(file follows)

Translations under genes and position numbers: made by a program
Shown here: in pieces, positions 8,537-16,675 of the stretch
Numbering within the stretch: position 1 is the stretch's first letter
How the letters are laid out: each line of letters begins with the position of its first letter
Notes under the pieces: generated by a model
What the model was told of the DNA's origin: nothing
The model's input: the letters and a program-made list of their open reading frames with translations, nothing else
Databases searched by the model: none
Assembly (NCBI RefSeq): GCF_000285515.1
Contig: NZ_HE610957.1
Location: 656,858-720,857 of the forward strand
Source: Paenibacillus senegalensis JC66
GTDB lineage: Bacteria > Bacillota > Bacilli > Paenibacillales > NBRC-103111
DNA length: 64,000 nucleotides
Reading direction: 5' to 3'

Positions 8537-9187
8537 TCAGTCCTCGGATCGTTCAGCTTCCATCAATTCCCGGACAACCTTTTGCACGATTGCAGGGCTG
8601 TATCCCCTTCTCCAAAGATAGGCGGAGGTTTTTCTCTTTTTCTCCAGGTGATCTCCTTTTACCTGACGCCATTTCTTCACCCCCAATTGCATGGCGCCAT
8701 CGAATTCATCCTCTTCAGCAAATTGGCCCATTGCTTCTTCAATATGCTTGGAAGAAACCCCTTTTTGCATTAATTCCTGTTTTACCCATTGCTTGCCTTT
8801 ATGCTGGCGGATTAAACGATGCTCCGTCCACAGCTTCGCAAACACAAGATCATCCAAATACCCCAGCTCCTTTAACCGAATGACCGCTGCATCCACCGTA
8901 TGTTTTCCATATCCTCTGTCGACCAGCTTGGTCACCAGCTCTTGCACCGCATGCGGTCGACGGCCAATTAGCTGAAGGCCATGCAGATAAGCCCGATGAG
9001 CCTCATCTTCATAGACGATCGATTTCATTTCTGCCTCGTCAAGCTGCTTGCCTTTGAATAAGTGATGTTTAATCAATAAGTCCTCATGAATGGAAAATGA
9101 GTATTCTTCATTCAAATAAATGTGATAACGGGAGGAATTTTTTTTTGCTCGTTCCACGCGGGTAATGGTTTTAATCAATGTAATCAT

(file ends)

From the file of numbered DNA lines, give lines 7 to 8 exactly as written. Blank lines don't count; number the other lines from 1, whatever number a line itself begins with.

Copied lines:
The model's input: the letters and a program-made list of their open reading frames with translations, nothing else
Databases searched by the model: none